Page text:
Grassley Sees Farm Bill Pros and Cons
The 2018 farm bill is nearly official, having passed the House and Senate without the vote of one if its stalwart supporters.
After playing a key role in development of the bill, Iowa Senator Charles Grassley voted “no” in the final tally.
“I don’t want it to sound like I think [Senator Pat] Roberts isn’t a good Ag Committee Chair or isn’t fighting hard enough for farmers. It’s a good farm bill, and he and Senator Debbie Stabenow, the Ranking Democrat on the Ag Committee, did a good job. It’s a bi-partisan bill and passed with a bi-partisan vote,” Grassley offered in his weekly Capitol Hill Report. “But there was an issue that was left out, and if I had voted for the bill, I wouldn’t have been taken seriously again.”
For the past three Farm Bills, Grassley has advocated for caps on farm subsidies. In 2008, 2014, and again in 2018, he introduced amendments that would limit payments to $125,000 per year per person, $250,000 per couple, to be paid to one manager per farm – one that is actively engaged in the farming operation.
All three rounds the measure was cut from the final version.
“What we’re doing is subsidizing the bigger farmers to get bigger and making it harder for the young farmer to get started,” Grassley said, “when we should be protecting the small and mid-sized guy.”
The new bill eliminates the means test and makes extended family members eligible to collect farm subsidies, sometimes with multiple payees per farm, even if they do not directly work on the farm.
Grassley, a member of the Senate Ag Committee, and one of 13 Republican Senators to vote against the bill, was not invited to participate in the Conference Committee that hammered out the final bill. But last fall, he and other senators sent a letter to the committee stating: “Current law allows for most farmers who organize their farms as general partnerships or joint ventures to designate an unlimited number of farm managers for the purposes of collecting additional farm subsidies. The impact of this loophole is that large farms crowd out young and beginning farmers by increasing the price of land and cash rent. The fact that few young people are starting farms and staying in rural America is not surprising considering they have to compete with established farmers who have millions in equity and access to unlimited farm subsidies.”
According to the USDA, 77% of commodity subsidies, around $158 billion, goes to farms in the top 10% of sales. In addition, with more than half of the nation’s farmland rented, the subsidies often benefit the landowner rather than the farmer.
Grassley criticized the “dark rooms of conference committee meetings” and said Washington lobby groups and their members are the real winners. As of the September 30 lobbying disclosure deadline, more than 500 groups and companies hired lobbyists in 2017 and 2018 to advocate for them during farm bill negotiations, making it the fourth most-lobbied bill in the 115th Congress.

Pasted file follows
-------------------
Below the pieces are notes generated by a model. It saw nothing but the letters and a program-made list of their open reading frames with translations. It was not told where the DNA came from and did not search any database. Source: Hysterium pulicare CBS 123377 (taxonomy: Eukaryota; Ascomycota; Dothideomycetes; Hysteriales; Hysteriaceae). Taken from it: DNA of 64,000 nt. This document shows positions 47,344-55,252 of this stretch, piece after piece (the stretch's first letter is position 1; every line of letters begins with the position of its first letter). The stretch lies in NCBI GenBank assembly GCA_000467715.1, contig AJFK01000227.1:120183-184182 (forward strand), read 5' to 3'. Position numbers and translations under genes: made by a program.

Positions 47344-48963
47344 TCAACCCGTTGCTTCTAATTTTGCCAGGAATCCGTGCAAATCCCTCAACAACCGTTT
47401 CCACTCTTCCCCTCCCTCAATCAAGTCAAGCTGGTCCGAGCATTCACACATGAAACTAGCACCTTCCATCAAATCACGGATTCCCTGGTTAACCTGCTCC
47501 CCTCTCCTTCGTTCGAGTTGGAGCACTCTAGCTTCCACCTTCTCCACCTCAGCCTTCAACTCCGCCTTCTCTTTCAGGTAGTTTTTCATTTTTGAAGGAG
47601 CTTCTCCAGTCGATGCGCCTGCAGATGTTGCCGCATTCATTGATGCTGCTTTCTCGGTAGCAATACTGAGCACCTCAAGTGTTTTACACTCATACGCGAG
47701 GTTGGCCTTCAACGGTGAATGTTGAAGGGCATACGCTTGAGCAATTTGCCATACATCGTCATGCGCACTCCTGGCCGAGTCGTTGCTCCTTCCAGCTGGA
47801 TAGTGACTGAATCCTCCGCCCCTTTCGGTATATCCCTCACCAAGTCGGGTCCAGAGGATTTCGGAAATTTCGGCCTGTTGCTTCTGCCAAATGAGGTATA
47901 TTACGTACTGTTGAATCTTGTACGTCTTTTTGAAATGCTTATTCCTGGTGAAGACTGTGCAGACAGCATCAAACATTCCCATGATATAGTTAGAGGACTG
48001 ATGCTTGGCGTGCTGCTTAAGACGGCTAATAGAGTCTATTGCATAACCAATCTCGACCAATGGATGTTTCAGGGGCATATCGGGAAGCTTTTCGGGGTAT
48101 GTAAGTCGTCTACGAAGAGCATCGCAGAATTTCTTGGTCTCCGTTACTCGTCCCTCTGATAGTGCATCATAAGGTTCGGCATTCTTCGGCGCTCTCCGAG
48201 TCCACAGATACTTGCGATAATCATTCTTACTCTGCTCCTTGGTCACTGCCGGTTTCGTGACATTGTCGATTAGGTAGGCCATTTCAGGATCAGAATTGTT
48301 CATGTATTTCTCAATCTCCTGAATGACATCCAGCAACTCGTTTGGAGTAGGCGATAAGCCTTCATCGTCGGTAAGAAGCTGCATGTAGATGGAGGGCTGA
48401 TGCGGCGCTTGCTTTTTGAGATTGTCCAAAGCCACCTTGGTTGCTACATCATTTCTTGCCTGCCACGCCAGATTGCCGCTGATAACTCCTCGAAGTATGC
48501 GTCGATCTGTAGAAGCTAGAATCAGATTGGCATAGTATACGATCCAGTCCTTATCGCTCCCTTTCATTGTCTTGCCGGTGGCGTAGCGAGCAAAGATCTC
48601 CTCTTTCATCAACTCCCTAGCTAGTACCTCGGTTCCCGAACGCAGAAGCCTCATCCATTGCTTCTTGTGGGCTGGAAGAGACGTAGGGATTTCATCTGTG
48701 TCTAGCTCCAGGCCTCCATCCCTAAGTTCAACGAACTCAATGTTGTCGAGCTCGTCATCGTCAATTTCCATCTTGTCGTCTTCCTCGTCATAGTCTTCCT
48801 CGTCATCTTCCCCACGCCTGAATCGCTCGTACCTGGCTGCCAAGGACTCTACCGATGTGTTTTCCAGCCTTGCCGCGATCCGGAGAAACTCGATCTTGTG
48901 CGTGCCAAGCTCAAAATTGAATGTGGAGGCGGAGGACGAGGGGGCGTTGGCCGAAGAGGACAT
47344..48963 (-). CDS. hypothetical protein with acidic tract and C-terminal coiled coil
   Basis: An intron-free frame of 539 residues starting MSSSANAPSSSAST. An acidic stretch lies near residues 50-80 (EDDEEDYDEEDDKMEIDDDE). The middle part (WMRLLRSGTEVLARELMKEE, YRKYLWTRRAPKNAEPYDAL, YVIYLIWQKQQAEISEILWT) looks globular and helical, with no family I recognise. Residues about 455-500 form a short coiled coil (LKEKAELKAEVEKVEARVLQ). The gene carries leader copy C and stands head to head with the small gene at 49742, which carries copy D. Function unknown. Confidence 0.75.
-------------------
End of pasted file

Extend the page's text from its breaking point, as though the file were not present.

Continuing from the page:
Overall, a good bill
The farm bill does offer much for farmers to celebrate. Lawmakers were able to protect crop insurance, an element most farmers claim is vital, and allows for smoother navigation of the PLC and ARC programs as well as expanded funding of the popular EQIP program. It also legalizes hemp production, allowing the USDA to regulate the plant and giving hemp farmers access to government programs. Hemp proponents claim the plant has potential for products ranging from clothing to biodegradable Legos.
There are changes to the Conservation Reserve Program (CRP), including expanding the program by 3 million acres to 27 million acres nationwide.
“The bill corrects a couple of things from the 2014 Farm Bill,” Grassley explained. “In the old version, the government could pay more than cash renters could pay, and farmers could put whole farms in the program.”
Both of those measures made available pasture in short supply, particularly in the Midwest.
In the 2018 version, government payments are capped at 80% of the average cash rent for the area, and whole farms are no longer allowed.
“The point of the CRP program is to help the environment by targeting environmentally fragile land,” said Grassley. “When the whole farm is put in the program, that means the productive land is put in, too, not just the environmentally fragile land. That’s not the best use of the government’s money.”
The $867 billion farm bill passed the Senate 87-13 and the House 386-47, without the work requirements for SNAP the House originally wanted.
In other ag news, Grassley said he is supportive of President Trump’s action that allows the EPA to rewrite regulations governing the Waters of the U.S. (WOTUS). The 2015 version has been widely opposed by farm groups, who claim it went too far and cost farmers too much, and WOTUS definitions were unclear.
“This should be a more reasonable approach to managing how water runs off the farm,” said Grassley. According to the EPA, the new rules will affect approximately 18% of streams and 51% of wetlands nationwide.
The changes, while seen as a benefit for agriculture, also increase the window for coal industry dumping of contaminated water and coal ash, and diminished wetland protection headaches for development projects.
Experts estimate approximately one-third of Americans get their drinking water from the streams that would be deregulated under the new plan.